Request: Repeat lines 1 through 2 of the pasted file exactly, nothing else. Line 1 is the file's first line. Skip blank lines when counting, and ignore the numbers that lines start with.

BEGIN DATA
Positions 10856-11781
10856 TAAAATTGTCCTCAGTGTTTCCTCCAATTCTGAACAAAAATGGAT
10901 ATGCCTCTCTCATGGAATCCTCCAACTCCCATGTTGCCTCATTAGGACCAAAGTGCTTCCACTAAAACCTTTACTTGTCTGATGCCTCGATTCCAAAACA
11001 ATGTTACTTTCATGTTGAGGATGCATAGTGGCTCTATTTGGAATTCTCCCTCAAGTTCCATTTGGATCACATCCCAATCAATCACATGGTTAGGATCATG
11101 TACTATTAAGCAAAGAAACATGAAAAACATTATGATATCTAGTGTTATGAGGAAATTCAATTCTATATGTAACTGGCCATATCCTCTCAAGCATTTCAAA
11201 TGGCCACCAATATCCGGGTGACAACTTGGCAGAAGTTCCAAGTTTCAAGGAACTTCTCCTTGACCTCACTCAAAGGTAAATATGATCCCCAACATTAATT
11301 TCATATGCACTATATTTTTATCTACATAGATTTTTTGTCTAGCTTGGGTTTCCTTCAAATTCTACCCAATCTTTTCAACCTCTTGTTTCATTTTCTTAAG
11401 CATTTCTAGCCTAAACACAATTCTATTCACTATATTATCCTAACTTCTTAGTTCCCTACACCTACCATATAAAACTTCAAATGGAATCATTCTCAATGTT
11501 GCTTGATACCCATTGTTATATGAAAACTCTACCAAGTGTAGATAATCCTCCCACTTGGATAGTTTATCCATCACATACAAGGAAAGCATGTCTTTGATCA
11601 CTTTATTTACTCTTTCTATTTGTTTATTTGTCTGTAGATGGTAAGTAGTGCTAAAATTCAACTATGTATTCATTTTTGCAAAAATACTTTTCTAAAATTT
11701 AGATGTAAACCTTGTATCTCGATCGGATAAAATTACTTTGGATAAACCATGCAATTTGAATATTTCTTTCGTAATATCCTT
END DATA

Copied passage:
Positions 10856-11781
10856 TAAAATTGTCCTCAGTGTTTCCTCCAATTCTGAACAAAAATGGAT